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Claims of increased energy levels, weight loss, and other health benefits may have led you to try the keto diet for yourself. But you might not have expected to be hit with flu-like symptoms after getting started on the high-fat, low-carbohydrate diet.
What is the so-called “keto flu”? It isn’t a genuine illness, even if it can feel like it is. Keep reading to understand what to expect if you experience these symptoms, along with strategies for dealing with them.
What is the keto flu?
The keto flu describes flu-like symptoms that some people develop after beginning a ketogenic diet—a diet that’s high in fat, low in carbohydrates, and moderate in protein. Not everyone who starts a keto diet experiences these side effects. The symptoms range from mild to severe, depending on the person.
Typically, symptoms happen within the first week of beginning a keto meal plan, subsiding with time.
Does ketosis cause the keto flu?
When carbohydrate intake is low, metabolism changes to use a process called ketosis, where your body burns fat for energy and produces ketones.
Both the brain and central nervous system use carbohydrates (glucose) for fuel. In a low-carbohydrate diet, your metabolism adjusts to using ketones to replace carbs (Masood, 2020).
The keto flu likely is caused by the transition from using carbs to fat and ketones as the primary energy source. The keto flu has never been formally studied, so there is a lot still unknown, including why it affects some people more than others.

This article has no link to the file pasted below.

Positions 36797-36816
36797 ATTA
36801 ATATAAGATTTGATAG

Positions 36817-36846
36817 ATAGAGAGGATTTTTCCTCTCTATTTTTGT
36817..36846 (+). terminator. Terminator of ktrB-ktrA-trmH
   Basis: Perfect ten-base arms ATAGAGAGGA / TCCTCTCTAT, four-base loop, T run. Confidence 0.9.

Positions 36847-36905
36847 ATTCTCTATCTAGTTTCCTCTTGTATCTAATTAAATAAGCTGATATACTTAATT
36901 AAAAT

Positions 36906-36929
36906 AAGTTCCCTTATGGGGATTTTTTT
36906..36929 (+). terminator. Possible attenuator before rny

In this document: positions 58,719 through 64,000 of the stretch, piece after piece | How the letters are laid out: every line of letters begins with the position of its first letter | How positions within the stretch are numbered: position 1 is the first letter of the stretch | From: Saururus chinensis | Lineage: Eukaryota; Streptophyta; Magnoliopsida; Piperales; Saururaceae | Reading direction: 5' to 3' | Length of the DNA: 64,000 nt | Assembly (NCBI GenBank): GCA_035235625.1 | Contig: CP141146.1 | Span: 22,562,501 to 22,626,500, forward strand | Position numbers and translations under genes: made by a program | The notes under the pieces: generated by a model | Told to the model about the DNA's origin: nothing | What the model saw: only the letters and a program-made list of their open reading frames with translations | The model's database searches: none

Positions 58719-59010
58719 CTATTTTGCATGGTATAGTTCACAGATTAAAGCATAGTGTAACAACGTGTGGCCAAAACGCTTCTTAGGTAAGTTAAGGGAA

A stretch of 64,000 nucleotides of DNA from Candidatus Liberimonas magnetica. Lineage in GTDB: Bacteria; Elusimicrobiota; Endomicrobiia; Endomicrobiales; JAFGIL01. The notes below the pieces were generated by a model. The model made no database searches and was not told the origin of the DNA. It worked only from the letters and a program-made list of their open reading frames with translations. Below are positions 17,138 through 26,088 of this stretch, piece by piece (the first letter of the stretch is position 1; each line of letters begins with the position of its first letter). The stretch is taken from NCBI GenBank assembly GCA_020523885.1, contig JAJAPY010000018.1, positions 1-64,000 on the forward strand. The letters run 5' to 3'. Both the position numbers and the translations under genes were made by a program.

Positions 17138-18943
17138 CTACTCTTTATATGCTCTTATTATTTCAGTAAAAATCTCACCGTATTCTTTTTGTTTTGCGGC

What is the keto diet, and should you follow it?
How long does the keto flu last?
For most people, the keto flu side effects will last for 5–7 days but could last for up to a month (Bostock, 2020).
Whether or not you feel symptoms of the keto flu and how long they last depend on a few things. Your metabolism, genetics, and how well your body adapts to using fat as its primary energy source are all factors. Suppose you start eating carbs again and get out of a state of ketosis. In that case, you will possibly experience the keto flu symptoms again if you restart the keto diet.
Keto flu symptoms
The symptoms of the keto flu range from mild to severe, depending on the person. Here are some of the common symptoms reported with the keto flu:
- Nausea and vomiting
- Constipation or diarrhea
- Irritability, difficulty concentrating, and brain fog
- Muscle cramps and soreness
- Stomach pain
- Difficulty sleeping
- Sugar cravings
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Tips for managing the symptoms of keto flu
The keto flu can leave you feeling pretty miserable. We don’t have research on the keto flu, so most of the information on helping with the keto flu comes from reports from people who have tried the diet themselves.
These tips could help lessen keto flu symptoms, and they may help your overall health.
Drink enough water
The keto diet increases fluid loss (Masood, 2020). Increasing your water intake after starting a low-carb diet helps maintain hydration and potentially helps with keto flu symptoms.
It’s especially important to drink plenty of water if you’re experiencing vomiting or diarrhea during the keto flu because these will lead to further fluid loss. If vomiting or diarrhea become severe or last for more than a day or two, be sure to contact your healthcare provider.
Limit intense exercise
Your body creates energy for exercise in two ways: with oxygen or without oxygen.
When your body can use oxygen in metabolism, like in low-intensity exercises, fat is the primary energy source used. This type of metabolism takes more time which is why it is best suited for low-intensity exercise.
During intense exercise and quick movements (like weight lifting, sprinting, and high-intensity interval training), your body uses a faster option to produce energy using carbs or glucose as the energy source (Harvey, 2019).